10c..... ...... .........
25c White Goods.... .. ......
10c Laces. ..... .........---.
Be sure to be
The Other Fellow.
.The Columbia Record revives "Jones
Private Argyment," "one of the few
dialect poems that Sidney Laniet
wrote," and the application of which
was never more timely. Here it is:
"JONES PRIVATE ARGYMENT."
That air same JTones, which lived in
He had this pint about him;
He'd swear with a hlundred sighs and
That farmers must stop grettin' loans.
And get along without 'em.
That bank ers, warehousemen, and sich
Was fatt'nin' on the planter,
And Tennessy was rotten-rich
A-raisin' meat and corn all which
Draws money to Atlanta.
And the only thing (says Jones) to do
Is eat no meat that's boughten;
But tear up every I. O. U.
And plant all corn and swear for true
To quit a-raisin cotton!
Thus spouted Jones (whar folks could
-At Court and other gatherin's.)
And thus kep' spoutin' many a year,
Proclaimin' loudly far and near
Sich fiddlesticks and blatherin's.
Rut one all-fired sweatin' day,
IIt happened I was hoein'
Mly lower corn field, which it lay
'Longside the road that runs my way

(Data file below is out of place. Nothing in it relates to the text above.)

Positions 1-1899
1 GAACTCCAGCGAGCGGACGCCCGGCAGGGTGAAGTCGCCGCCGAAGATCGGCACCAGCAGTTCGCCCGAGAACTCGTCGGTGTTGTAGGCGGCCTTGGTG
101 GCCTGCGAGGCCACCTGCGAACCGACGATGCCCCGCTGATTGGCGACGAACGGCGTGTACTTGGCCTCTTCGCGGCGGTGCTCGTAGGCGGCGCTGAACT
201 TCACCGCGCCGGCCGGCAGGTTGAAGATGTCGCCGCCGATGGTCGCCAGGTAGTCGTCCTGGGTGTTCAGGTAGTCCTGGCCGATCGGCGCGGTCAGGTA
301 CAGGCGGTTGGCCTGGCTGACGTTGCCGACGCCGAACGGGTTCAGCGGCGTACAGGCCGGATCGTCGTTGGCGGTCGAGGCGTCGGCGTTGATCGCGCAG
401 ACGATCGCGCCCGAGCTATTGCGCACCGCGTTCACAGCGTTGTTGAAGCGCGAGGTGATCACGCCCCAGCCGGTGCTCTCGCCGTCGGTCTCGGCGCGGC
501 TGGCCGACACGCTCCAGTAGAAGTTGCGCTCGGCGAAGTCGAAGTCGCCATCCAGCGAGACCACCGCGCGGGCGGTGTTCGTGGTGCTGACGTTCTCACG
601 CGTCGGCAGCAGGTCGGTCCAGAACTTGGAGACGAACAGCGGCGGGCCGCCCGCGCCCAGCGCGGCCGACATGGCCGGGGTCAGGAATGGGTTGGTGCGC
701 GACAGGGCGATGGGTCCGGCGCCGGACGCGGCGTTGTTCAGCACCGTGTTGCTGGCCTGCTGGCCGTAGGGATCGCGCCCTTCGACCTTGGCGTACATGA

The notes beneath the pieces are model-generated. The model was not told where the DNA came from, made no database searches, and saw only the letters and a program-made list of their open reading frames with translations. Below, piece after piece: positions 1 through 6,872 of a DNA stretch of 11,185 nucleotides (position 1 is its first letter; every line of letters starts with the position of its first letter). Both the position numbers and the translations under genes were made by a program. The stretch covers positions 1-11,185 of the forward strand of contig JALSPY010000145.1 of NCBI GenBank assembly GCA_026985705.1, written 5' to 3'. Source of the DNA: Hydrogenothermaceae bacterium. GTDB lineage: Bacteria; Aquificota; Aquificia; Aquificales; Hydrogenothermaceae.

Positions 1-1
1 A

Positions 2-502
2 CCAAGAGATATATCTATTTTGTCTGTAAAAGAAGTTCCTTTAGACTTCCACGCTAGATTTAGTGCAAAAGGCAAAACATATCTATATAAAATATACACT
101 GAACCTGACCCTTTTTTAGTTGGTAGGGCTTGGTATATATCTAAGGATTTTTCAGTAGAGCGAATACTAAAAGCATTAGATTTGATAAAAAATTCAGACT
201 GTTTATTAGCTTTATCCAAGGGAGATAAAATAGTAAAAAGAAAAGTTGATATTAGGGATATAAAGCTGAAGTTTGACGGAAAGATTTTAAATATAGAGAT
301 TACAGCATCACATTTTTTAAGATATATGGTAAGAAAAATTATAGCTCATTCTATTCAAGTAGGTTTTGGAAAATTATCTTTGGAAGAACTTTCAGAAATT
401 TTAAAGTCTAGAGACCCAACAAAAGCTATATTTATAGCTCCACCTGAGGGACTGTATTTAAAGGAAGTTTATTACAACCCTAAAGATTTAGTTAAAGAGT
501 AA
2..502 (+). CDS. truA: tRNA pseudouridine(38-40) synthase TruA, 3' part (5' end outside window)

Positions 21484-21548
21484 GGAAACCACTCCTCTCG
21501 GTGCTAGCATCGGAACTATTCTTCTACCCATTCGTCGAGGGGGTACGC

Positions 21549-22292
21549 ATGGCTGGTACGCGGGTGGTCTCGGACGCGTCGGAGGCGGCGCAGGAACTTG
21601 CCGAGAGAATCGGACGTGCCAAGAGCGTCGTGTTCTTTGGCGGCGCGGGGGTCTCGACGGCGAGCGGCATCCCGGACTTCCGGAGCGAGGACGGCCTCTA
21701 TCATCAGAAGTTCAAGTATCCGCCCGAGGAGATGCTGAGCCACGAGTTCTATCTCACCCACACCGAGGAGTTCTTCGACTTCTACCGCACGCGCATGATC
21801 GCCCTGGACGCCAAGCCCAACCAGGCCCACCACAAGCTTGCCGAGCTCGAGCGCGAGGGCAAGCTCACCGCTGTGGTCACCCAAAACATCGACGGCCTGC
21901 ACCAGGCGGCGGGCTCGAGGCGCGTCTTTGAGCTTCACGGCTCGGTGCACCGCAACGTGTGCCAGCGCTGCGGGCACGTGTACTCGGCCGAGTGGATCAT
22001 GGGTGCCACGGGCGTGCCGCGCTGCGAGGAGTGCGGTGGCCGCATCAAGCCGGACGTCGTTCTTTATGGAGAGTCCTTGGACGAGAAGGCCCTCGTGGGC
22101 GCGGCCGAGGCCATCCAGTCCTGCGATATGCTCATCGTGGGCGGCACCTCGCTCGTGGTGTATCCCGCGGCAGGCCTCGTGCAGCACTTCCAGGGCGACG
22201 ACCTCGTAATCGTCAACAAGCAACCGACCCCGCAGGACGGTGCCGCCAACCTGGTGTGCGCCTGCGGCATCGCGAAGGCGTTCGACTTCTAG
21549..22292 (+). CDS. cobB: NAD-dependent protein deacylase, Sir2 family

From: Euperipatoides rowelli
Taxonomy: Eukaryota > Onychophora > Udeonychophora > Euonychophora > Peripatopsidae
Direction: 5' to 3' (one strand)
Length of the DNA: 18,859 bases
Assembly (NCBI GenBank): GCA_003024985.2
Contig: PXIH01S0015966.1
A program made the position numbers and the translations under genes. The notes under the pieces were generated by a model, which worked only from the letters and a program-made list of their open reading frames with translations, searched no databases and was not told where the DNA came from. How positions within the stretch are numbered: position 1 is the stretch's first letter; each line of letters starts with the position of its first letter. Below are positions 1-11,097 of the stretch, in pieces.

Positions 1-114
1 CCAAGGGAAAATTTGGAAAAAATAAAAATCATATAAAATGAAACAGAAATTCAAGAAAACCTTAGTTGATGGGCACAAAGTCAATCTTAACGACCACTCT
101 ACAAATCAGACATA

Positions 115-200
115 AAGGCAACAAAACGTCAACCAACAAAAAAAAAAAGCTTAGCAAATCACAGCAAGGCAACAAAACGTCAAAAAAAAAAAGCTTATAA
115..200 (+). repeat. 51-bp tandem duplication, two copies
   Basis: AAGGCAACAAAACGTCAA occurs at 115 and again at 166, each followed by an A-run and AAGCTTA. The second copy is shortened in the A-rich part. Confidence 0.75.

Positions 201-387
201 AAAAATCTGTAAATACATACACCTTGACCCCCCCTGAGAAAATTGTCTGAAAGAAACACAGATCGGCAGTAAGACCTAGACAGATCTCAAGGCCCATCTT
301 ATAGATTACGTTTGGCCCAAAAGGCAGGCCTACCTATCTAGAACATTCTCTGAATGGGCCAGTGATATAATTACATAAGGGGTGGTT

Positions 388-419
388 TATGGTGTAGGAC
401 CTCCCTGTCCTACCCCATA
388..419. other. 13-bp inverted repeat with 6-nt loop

Whar I can see what's goin.'
And a'ter twelve o'clock had come
I felt a kinder faggin',
And laid myself un'neath a plum
To let my dinner settle sum,
When 'long comes Jones's waggin.
And Jones was settin' in it, so;
A-readin' of a paper.
His mules was gomn' powerful slow,
Fr he had tied the lines onto
The staple of the scraper.
The mules they stopped about a rod
From me, and went to feed in'.
Lngside the road upon the sod,
But Jones (which he had tuck a nod)
Not knowin' kept a-readin'.
And presently, says he, "Hit's true;
That Clisby's head is level.
Thar's one thing farmers all must do.
To keep themselves from goin' tew
Bankruptcy and they devil!
"More corn! more corn: must plant less
And mustn't eat what's boughten!
Next year they'll do it; reasonin's sound,
(And ~cotton will fetch 'bout a dollar a
Tharfore. I'll plant all cotton!"
Two Clerical Frauds.
Two strange young men, evidently
foreigners, were in Manning recently
soliciting funds for the alleged support
Iof an orphanage in Armenia. They wore
clerical garb and han numerous testi
monials endorsing them and the noble
work in which they were engaged, but
the probability is that they were serv
ing the devil in the garb of religion.
While tr.lking with Rev. H. K. Wil